Financial Advice on Divorce: Rights To The Marital Home If One Party Moves Out

Question:divorce lawyer Carrie Westbrook

I need financial advice on divorce on what my rights are to the marital home if I move out of the property.

If I leave the home and move to another state, do I have any future rights or claims to the marital home in the event we do divorce?

How can I protect myself from my wife hiding assets or running up debt if I am not living in the marital home with her?

Answer:

I am not licensed in your state so I am unable to give you legal advice on divorce. I can give general divorce help for men, though.

Concerning just the marital property, you never waive your right to it simply by moving.  However, it’s likely any proceeding involving marital property will have to occur in the state the property is in, rather than where you move to.

So you could be forced to return the original state for that proceeding. This can get expensive depending on how far away you will be and can put you at a disadvantage from a financial perspective.

Also, your wife could transfer, deplete, or move assets and keep them hidden from you, causing you to be unable to assert rights to certain assets or causing you to have to incur substantial expenses finding out where the assets are.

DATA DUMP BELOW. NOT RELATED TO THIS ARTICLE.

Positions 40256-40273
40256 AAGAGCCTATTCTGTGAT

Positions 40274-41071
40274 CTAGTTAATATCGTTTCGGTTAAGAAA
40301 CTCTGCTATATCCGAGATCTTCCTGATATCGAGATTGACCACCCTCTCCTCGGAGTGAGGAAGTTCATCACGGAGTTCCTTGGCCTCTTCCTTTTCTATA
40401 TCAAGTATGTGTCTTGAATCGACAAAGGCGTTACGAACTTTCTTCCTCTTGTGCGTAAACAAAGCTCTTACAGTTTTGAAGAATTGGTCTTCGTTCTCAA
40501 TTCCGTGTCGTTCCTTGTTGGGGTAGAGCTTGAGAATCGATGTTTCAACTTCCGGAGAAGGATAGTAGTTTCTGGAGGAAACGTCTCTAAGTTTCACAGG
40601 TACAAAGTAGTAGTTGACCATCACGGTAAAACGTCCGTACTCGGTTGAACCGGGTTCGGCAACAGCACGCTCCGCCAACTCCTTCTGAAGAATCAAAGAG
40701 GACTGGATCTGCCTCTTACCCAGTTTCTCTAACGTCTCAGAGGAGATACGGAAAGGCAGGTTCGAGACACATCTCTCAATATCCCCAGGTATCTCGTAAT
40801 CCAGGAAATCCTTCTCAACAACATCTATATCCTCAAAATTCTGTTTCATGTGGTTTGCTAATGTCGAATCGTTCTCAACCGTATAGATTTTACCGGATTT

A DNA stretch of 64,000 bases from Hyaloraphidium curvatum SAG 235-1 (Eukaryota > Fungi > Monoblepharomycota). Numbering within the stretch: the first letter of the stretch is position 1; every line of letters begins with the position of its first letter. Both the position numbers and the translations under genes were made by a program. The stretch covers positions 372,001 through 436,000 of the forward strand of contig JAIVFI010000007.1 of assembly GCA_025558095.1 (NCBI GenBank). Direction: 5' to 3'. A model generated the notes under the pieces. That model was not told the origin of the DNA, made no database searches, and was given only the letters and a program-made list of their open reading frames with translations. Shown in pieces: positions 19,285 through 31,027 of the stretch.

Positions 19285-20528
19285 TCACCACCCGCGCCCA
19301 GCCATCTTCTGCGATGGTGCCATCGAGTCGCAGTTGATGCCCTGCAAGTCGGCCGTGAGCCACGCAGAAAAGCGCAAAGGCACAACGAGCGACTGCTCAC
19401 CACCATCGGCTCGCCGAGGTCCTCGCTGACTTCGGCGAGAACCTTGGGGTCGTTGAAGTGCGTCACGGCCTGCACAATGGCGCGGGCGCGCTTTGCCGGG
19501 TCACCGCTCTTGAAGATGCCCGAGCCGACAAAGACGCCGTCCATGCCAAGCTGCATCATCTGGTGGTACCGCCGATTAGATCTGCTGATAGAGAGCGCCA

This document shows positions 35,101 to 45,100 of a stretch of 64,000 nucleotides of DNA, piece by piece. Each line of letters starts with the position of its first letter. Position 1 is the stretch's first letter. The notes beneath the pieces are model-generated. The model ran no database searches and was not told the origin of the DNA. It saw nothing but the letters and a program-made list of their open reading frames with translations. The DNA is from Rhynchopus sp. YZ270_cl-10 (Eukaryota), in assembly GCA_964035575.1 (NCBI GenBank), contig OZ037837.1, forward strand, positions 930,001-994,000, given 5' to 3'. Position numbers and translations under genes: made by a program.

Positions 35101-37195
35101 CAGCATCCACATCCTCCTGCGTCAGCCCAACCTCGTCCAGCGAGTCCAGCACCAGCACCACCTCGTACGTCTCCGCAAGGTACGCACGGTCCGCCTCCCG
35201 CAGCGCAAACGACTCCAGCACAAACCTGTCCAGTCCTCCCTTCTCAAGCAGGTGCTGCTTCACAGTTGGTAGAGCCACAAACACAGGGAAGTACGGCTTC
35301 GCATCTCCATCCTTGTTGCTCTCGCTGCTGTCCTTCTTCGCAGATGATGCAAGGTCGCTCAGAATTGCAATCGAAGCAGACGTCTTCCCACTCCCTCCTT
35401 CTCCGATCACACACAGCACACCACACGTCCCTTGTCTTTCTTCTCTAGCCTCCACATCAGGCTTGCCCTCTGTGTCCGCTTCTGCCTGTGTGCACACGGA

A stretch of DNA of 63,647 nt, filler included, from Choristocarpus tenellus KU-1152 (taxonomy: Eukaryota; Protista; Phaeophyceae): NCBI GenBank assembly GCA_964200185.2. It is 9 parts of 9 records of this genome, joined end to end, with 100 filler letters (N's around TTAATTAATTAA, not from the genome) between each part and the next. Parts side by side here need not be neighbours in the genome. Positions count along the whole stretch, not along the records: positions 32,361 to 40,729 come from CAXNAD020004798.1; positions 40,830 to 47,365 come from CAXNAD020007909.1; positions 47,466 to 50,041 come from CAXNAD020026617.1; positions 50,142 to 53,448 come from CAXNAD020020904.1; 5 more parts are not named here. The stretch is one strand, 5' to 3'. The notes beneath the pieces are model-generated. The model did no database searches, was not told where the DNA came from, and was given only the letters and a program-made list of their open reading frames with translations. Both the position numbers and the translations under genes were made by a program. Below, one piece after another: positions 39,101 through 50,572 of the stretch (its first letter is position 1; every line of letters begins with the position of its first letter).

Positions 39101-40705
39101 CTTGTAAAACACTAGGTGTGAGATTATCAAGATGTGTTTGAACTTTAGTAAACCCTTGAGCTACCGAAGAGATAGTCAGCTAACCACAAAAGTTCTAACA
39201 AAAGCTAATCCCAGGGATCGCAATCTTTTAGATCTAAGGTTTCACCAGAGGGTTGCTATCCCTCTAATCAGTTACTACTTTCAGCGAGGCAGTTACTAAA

Depending on your state, your spouse may be able to obligate the marital estate to debts and other such obligations without your knowledge or consent that you would ultimately have to pay out of the marital assets.

In many states, you can enter into documents (such as a legal separation agreement) that spell out the rights of each party and prevent one party from running up debt, for example, to the other party’s detriment or from stashing or depleting assets and making the marital estate worthless without the other’s knowledge or consent.

In short, you are always running a risk by leaving any asset in the hands of someone you are likely to be involved with in an adversarial proceeding with later.

Accordingly, I would strongly suggest that you talk to an attorney before deciding to move out of the residence.

I have only provided you with general legal information. For a more in-depth answer and financial advice on divorce, you should contact a family law attorney licensed in your jurisdiction.

Cordell & Cordell has mens divorce lawyers located nationwide. To schedule an appointment with a divorce attorney, including Carrie H. Westbrook, an Associate Attorney in the Colorado Springs, Colorado office, please contact Cordell & Cordell.

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